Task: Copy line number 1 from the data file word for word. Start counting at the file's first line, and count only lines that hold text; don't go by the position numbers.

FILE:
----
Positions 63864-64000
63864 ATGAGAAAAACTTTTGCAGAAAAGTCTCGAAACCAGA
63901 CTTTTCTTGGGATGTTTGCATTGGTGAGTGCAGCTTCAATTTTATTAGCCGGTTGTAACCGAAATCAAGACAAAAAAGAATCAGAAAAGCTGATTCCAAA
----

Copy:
Positions 63864-64000